The fibre of Fig. 3 was fabricated using this technique. It can be seen that the structural integrity of hole 4 has been maintained in the drawing process. In general, the high quality of the lattice of the fibre of Fig. 3 is striking and the
fibre cross-section closely resembles the schematic of Fig. 1. Some defects 9 can be seen, but their influence is not sufficiently deleterious to prevent air-mode guidance in the fibre.
In a particular example of the invention, the fibre is formed from 331 silica capillaries each of circular cross-section and having an external diameter of 0.8 mm and an internal diameter of about 0.7 mm. The capillaries were arranged as described with reference to Fig. 2 with seven capillaries in the centre of the array being omitted over a middle part of their lengths so as to define a cavity of length 15 cm. The preform was drawn into a fibre as described above; the resulting fibre had an external diameter of 90 m and a central hole 4 of diameter 15 µm.
Initial characterisation was carried out by holding -3 cm long samples vertically, illuminating them from below with white light (using, a Tungsten halogen lamp), and observing the light transmitted through them in an optical microscope. The central air core was filled with a single lobe of coloured light, its transverse profile being smooth, peaked in the centre and falling off to very low intensities at the glass-air boundary. A significant amount of white light was present in the periodic cladding, and it was striking how colourless it appeared in comparison to the mode trapped in the core. Different colours of vacuum-guided mode were seen, depending on the overall fibre size and the drawing conditions used. The precise colour was sometimes hard to assign by eye, and in fact in some cases appeared to be a mixture of different colours, e, g., red and blue. For appropriate excitation with the white light source, a few samples supported a similarly coloured two-lobed mode, which we attribute to a second guided mode falling in the same band gap as the first.
The transmission spectra through the air core of lengths of fibre were measured by linking the microscope via a conventional multimode fibre to an optical spectrum analyser. The spectral dependence of the waveguiding in the
air hole demonstrated that several well-defined bands of transmission were present, covering the whole visible spectrum and extending into the infrared. Each of those bands corresponded to a full 2-D photonic band gap, and is related to higher order Bragg conditions in the photonic crystal cladding. Since the pitch of the crystal was large in comparison to the wavelength, the photonic band gaps responsible for the guidance were of high order. By selecting lengths of fibre which had been shown to support a guided mode at appropriate wavelengths, we excited this mode using laser sources. Within each transmission band, losses were small or zero over fibre lengths of several centimetres, whereas between those bands the losses were much larger, as expected in the absence of photonic band gap effects. The length was limited by fluctuations in the fibre parameters, which caused the wavelengths of the guided modes to vary along the length of fibre. In other fibres, which do not support guided modes at that wavelength, the laser light leaked entirely into the cladding after propagating only a fraction of a centimetre.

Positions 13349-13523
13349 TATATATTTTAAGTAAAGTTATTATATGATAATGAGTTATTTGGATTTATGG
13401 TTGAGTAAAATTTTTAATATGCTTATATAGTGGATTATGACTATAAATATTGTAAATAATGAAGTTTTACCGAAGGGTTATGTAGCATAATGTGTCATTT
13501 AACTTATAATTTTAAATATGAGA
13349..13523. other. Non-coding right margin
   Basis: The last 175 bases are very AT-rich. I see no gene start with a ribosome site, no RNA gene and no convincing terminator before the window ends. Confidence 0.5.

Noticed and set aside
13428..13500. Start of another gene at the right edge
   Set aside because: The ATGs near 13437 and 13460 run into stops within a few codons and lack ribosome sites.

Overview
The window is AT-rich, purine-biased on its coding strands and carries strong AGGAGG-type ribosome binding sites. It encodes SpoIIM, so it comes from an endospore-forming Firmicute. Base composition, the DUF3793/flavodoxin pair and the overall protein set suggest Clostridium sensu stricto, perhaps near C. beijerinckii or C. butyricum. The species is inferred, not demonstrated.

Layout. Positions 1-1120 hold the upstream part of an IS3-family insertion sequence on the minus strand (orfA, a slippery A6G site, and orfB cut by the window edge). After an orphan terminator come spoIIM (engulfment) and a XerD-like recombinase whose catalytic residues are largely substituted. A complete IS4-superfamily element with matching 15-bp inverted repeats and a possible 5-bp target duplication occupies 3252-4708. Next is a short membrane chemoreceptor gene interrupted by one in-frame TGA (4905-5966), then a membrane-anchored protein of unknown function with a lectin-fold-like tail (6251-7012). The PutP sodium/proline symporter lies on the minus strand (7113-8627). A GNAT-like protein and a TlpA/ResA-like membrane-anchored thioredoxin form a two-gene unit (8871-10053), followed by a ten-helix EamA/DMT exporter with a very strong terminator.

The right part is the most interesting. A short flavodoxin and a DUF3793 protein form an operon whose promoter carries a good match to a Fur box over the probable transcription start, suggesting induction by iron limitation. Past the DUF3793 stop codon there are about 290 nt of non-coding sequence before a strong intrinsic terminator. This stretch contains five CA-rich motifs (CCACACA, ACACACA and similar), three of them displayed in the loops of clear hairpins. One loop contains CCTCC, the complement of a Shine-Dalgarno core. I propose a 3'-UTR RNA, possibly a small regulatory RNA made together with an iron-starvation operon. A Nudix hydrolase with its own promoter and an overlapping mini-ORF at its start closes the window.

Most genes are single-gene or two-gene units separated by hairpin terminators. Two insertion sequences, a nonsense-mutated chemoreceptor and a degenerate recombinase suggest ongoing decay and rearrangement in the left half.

Laser light guided in the air formed a stable, smoothly varying single lobed pattern in the far field. By incorporating a guiding length of fibre into one arm of a Mach-Zehnder interferometer, we confirmed that the laser light transmitted through the guiding core had a high degree of spatial coherence, giving high visibility fringes at the interferometer output. That would not be the case if there were many waveguide modes excited in the fibre core.
The optical transmission spectra of the fibre were examined and are shown in Figs. 4 and 5 in each of which transmitted intensity is plotted against wavelength. The optical transmission spectra shown in Figs. 4 and 5, demonstrate that the fibre supports air-modes at a number of wavelengths; there are strong transmission peaks around 490 nm, 610 nm and 810 nm. There also appears to be, in Fig. 4, evidence of ultra-violet transmission at around 440 nm. It may be noted that the transmission pass-bands are narrow compared with those of conventional optical fibres.
In the example of the invention described with reference to the drawings the region of lower refractive index is air and the fibre is made by forming a stack of canes which includes truncated canes to define a cavity in the stack. It is within the scope of the invention for the cavity in the stack to be filled partly or completely with a material other than air and/or with one or more canes of lower refractive index than the canes used to form the cladding.